2 Then-Judge Scalia and Judge Wald were in the majority in affirming this requirement. The D.C. Circuit also affirmed an NLRB order requiring a corporate president personally to read out loud a statement beginning, “The National Labor Relations Board has found that we violated Federal labor law and has ordered us to post and obey this notice,” in United Food & Commercial Workers Int’l Union, AFL-CIO v. NLRB, 852 F.2d 1344, 1348-49 (D.C. Cir. 1988), aff’g Monfort of Colo., Inc., 284 N.LR.B. 1429, 1429-30, 1481 at ¶ 2(g) (1987) (copy attached as Ex. 2).

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preventing deception of consumers.” Id. (emphasis added); see also Nat’l Elec. Mfrs. Ass’n v. Sorrell, 272 F.3d 104, 114 (2d Cir. 2001).

Defendants insist that the recommended statements in this case would violate the First Amendment, because the United States has not proven that corrective statements that did not disclose their past fraud and deception would be less effective at restraining them from future fraud and deception. See, e.g., Defs.’ Resp. at 14-15. This argument, however, was explicitly rejected by the Supreme Court in Zauderer, where the Court declined to apply a ” “˜least restrictive means’ analysis” to disclosure requirements and stated that “we do not think it appropriate to strike down such requirements merely because other possible means by which the State might achieve its purposes can be hypothesized.” Id. at 651 n.14. 3 The Supreme Court recently reiterated that compelled commercial disclosures are subject to “less exacting scrutiny” than the intermediate scrutiny that applies to prohibitions on commercial speech under Central Hudson Gas & Electic Corp. v. Public Service Commission of New York, 447 U.S. 557, 572 (1980) (which requires that prohibitions be “no more extensive than is necessary to serve the state interest”). Milavetz, Gallop & Milavetz, P.A. v. United States, 559 U.S. ___, 130 S. Ct. 1324, 1339 (2010) (internal brackets, quotation marks and citations omitted).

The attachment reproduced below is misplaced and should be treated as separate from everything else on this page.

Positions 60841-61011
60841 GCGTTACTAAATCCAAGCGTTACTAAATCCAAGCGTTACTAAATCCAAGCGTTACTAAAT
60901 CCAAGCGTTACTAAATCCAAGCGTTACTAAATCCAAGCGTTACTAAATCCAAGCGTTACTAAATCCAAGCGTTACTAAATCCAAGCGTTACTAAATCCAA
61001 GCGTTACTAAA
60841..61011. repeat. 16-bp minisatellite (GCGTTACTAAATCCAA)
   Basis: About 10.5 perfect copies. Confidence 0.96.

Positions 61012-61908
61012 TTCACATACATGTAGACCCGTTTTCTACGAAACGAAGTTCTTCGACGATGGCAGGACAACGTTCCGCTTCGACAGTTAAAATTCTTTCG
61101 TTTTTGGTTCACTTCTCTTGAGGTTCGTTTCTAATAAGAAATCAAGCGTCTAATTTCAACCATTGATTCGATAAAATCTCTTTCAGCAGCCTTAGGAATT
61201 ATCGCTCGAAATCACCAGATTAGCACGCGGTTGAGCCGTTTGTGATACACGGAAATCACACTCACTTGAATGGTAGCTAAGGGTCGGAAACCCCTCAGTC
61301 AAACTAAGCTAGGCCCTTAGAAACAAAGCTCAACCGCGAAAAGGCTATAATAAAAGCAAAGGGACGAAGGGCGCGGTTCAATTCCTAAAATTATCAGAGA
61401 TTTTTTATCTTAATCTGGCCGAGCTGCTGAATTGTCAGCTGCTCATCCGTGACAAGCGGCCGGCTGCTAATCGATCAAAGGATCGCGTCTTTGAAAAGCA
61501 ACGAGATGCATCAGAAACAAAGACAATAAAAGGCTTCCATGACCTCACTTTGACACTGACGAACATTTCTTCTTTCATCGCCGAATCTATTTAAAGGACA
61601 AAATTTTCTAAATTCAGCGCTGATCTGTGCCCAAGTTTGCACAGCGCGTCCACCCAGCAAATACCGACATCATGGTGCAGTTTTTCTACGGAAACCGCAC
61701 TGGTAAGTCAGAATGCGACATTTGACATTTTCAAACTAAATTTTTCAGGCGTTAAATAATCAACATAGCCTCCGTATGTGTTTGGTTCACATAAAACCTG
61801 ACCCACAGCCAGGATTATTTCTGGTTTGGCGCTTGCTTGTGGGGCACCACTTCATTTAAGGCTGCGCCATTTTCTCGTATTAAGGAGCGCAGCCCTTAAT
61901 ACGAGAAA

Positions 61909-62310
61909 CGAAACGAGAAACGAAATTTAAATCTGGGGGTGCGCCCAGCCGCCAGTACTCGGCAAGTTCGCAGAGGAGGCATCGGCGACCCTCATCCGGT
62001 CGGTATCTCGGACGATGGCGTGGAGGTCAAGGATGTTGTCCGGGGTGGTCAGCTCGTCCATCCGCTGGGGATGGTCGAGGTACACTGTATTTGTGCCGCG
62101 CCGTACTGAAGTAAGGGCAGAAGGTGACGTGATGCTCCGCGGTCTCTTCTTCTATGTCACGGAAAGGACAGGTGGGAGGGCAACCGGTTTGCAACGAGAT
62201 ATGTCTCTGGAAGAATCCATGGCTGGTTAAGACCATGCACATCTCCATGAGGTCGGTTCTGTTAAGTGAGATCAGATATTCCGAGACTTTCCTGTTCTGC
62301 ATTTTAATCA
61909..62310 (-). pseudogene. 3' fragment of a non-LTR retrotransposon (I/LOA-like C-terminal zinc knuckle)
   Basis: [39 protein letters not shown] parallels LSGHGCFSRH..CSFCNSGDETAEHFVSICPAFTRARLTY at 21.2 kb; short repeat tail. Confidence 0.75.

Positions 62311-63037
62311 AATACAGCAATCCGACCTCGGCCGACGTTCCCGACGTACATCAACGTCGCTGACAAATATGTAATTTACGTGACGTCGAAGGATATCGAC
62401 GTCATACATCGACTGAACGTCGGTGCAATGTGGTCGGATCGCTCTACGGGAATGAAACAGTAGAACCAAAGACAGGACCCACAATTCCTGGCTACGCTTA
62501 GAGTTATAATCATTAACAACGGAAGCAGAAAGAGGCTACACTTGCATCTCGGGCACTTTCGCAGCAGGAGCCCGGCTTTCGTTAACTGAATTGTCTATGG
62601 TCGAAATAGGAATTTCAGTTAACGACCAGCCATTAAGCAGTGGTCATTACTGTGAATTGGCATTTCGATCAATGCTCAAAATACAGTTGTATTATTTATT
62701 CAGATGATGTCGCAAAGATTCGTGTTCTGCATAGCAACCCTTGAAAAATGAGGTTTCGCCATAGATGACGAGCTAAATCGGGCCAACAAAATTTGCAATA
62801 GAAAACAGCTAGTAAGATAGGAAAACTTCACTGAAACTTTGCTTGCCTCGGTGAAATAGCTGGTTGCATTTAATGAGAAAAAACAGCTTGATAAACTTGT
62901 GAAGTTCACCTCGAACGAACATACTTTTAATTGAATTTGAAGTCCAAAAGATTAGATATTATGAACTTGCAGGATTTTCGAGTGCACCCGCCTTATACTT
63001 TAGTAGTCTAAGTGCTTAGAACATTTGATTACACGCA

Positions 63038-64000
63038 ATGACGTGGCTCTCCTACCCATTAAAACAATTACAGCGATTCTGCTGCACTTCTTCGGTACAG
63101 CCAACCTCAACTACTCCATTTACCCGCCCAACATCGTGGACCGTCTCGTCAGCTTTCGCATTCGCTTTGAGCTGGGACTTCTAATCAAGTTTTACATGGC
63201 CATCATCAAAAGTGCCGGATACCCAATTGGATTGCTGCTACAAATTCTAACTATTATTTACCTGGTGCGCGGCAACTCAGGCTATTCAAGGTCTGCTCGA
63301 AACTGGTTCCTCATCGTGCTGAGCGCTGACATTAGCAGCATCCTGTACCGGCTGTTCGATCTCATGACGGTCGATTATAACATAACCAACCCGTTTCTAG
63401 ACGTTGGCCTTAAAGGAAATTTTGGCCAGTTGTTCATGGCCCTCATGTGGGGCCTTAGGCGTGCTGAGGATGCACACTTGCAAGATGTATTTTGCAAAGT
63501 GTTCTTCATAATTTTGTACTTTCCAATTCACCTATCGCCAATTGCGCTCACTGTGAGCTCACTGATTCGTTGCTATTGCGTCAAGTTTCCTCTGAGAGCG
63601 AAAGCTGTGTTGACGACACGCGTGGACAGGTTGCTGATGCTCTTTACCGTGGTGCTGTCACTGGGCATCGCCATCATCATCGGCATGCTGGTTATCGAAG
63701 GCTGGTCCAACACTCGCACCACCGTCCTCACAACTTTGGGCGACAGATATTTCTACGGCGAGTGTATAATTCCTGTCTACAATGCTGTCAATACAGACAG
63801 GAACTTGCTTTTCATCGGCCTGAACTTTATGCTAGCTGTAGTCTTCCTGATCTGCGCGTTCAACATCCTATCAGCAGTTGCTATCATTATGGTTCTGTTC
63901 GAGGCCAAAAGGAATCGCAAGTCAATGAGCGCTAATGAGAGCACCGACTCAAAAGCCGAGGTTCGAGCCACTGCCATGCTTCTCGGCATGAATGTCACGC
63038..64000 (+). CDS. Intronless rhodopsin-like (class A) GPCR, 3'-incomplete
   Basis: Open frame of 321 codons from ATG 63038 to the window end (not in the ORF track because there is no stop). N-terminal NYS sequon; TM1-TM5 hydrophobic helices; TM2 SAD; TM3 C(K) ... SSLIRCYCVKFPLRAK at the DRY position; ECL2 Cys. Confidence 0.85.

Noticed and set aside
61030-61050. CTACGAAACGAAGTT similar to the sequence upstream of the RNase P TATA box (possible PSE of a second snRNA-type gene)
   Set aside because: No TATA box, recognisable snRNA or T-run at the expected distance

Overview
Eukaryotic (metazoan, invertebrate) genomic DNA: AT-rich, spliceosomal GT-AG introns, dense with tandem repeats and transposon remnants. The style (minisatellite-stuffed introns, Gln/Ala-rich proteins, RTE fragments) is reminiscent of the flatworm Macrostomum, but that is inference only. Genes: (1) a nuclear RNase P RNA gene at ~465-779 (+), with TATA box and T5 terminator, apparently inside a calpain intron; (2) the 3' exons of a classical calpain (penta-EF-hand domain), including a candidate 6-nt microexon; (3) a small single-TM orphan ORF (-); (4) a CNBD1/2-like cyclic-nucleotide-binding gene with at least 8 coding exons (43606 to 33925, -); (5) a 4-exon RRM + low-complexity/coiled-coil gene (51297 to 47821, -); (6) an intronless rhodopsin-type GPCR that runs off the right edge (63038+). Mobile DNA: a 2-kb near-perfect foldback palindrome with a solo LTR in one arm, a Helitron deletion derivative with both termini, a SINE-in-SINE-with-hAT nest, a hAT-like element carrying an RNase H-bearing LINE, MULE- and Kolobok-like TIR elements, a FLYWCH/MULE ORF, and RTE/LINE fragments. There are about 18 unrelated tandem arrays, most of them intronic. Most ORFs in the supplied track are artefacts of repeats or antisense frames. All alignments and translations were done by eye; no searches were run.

The First Amendment requires only that there be a “reasonable relationship” between any given corrective statement and the Court’s goal of preventing future fraud and deception””not that the Court must choose the “least restrictive” or, as Defendants would seemingly render it, “the least embarrassing” corrective statement that might keep them from continuing to engage in fraud and

3 See also Full Value Advisors, LLC v. SEC, ___ F.3d ___, No. 10-1053, 2011 WL 339210, at *6 (D.C. Cir. Feb. 4, 2011) (quoting this passage of Zauderer and observing that the decision “reject[ed] the argument that disclosure requirements are subject to a “˜strict “least restrictive means” analysis’ “).

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deception. Despite Defendants’ objections, the First Amendment does not prohibit remedial orders that oblige defendants to acknowledge past misconduct; the NLRB routinely requires employers to post notices notifying all employees, “The National Labor Relations Board has found that we violated Federal labor law and has ordered us to post and obey this notice,” Guardsmark, 344 N.L.R.B. at 814 (copy attached as Ex. 1, and, if the order is enforced on appeal, to add specified language saying so, id. at 812 n.10.

b. The First Amendment does not protect Defendants from being compelled to disclose their own bad acts to the public

The bulk of Defendants’ brief is premised on the notion that “[t]he use of such compelled admissions of past wrongdoing to prevent future misstatements about a product is wholly unprecedented in American law and well outside the bounds of the First Amendment.” Defs.’ Resp. at 9. Defendants are simply wrong. In Warner-Lambert Co. v. FTC, 562 F.2d 749 (D.C. Cir. 1977), the D.C. Circuit affirmed a corrective statement remedy, but, as Defendants repeatedly point out, struck the introductory words, “[c]ontrary to prior advertising.” Id. at 763 (cited in Defs.’ Resp. at 4, 6-7, 8). In the same discussion, the D.C. Circuit indicated that the defendant may have acted in good faith, and held that a corrective statement acknowledging that past advertising was false “might be called for in an egregious case of deliberate deception,” even if the intent was merely to humiliate the defendant. Id.

This Court’s massive findings of fact, sustained on appeal, amply demonstrate that this is “an egregious case of deliberate deception.” As the Court found, “Defendants’ numerous misstatements and acts of concealment and deception were made intentionally and deliberately, rather than accidentally or negligently, as part of a multi-faceted, sophisticated scheme to defraud.” United

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States v. Philip Morris USA Inc., 449 F. Supp. 2d 1, 909 (D.D.C. 2006), aff’d in part & vacated in part, 566 F.3d 1095 (D.C. Cir. 2009) (per curiam), cert. denied, 561 U.S. ___, 130 S. Ct. 3501 (2010). The D.C. Circuit resoundingly affirmed these findings on appeal. Philip Morris USA, 566 F.3d at 1123-24. It is difficult to conceive of a more “egregious case of deliberate deception,” Warner-Lambert, 562 F.2d at 763, than the Court of Appeals upheld here.